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Literary Form and International World Order in Goethe: From Iphigenie to Pandora

from Special Section on What Goethe Heard, edited by Mary Helen Dupree

Published online by Cambridge University Press:  16 May 2018

Chenxi Tang
Affiliation:
University of California, Berkeley
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Summary

THE AGE OF GOETHE was an age of tumult in the international world. Armed conflicts were frequent and increased in scope and intensity: Seven Years’ War (1756–63), American Revolutionary Wars (1775–83), French Revolutionary Wars (1792–1802), Napoleonic Wars (1803–15), the Greek War of Independence (1821–32), to name just a few examples. A key instrument for regulating and ordering the tumultuous international world was international law. The scion of a distinguished lawyer family, Goethe studied, among other things, international law in his academic legal training, following in the footsteps of his maternal forefather Johann Wolfgang Textor who authored Synopsis Juris Gentium (1680), a significant work in the history of international law. The theses that he prepared in 1771 for his final exam, the so-called Positiones juris, include statements about ius naturae (Theses I, LVI) and ius gentium (Thesis XLVII), that is, those areas of jurisprudence that formed the basis of international law in early modern Europe. Later on, as a high official at the court of Weimar, Goethe acquired first-hand experiences in international politics and international law. Especially his stint on the battlefields alongside the Duke of Weimar during the First War of Coalition against Revolutionary France, documented later in Campagne in Frankreich and Belagerung von Mainz, must have confronted him with the whole range of international legal issues. Theoretical studies as well as practical experiences revealed to Goethe the purpose as well as the limitations of international law: as the law between states, international law was supposed to provide for a normative world order, but it patently failed to do so, as made painfully clear by the continual wars raging around him.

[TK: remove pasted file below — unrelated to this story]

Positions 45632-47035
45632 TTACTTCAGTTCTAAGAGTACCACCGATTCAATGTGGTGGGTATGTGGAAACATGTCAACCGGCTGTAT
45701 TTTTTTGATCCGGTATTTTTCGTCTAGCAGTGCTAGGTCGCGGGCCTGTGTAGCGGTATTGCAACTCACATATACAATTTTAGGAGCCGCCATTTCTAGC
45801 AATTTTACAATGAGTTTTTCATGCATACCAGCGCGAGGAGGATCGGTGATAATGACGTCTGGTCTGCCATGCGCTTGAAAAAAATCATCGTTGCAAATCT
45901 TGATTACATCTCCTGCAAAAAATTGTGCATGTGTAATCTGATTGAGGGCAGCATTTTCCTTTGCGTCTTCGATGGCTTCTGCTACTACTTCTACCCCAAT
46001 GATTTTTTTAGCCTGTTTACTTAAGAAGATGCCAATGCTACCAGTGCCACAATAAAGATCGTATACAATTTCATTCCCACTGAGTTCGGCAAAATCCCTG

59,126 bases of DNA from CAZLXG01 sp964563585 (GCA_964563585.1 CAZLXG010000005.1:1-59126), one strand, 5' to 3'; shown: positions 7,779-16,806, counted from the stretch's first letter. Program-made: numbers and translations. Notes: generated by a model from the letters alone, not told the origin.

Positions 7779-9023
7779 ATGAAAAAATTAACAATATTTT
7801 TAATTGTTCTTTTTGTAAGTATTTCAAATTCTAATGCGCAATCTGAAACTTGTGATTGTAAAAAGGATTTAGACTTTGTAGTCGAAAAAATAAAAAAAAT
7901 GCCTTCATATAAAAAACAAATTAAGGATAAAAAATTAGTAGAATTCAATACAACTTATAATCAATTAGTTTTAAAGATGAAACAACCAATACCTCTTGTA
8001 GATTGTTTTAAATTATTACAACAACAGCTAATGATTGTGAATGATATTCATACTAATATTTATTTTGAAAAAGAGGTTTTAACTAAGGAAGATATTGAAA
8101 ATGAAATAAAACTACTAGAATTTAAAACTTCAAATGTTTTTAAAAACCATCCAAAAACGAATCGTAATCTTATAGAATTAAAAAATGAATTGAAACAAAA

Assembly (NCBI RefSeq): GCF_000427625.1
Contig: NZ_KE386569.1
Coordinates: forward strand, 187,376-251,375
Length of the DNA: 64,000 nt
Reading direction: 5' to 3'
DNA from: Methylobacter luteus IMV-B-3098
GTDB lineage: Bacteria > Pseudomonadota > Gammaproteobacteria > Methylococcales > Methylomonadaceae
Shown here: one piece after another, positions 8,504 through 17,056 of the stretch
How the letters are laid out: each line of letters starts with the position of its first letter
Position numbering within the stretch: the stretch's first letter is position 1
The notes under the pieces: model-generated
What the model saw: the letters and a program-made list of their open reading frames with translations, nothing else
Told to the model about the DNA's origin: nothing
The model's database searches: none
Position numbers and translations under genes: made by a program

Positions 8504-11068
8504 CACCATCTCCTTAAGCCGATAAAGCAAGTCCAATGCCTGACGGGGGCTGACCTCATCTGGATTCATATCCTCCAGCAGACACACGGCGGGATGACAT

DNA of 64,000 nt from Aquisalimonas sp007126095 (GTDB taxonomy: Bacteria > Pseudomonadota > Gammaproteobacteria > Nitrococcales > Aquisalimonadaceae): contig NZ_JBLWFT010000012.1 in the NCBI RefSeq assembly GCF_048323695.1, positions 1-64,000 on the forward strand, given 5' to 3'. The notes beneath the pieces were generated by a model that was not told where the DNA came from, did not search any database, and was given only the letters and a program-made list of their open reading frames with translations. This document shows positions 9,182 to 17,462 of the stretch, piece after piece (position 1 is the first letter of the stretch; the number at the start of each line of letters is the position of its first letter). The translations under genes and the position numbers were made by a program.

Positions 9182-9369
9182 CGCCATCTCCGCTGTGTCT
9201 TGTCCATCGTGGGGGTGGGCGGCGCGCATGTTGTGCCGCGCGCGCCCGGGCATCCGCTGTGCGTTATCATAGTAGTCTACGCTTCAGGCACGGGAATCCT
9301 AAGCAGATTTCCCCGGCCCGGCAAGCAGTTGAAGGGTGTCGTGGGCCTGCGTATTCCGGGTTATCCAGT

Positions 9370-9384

If it was as a jurist that Goethe became aware of the problems of international law and world order, it was as a poet that he tried out possibilities of resolving them. In this regard, he went through three phases. First, he used poetic writing as a medium for negotiating specific issues in the international world and finding imaginary solutions to them. Exemplary for this phase was Iphigenie auf Tauris, the prose version of which was completed in 1779, at a time when Goethe headed the War Commission at the court of Weimar and presumably had to face international issues on a daily basis.

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Goethe Yearbook 25
Publications of the Goethe Society of North America
, pp. 183 - 202
Publisher: Boydell & Brewer
Print publication year: 2018

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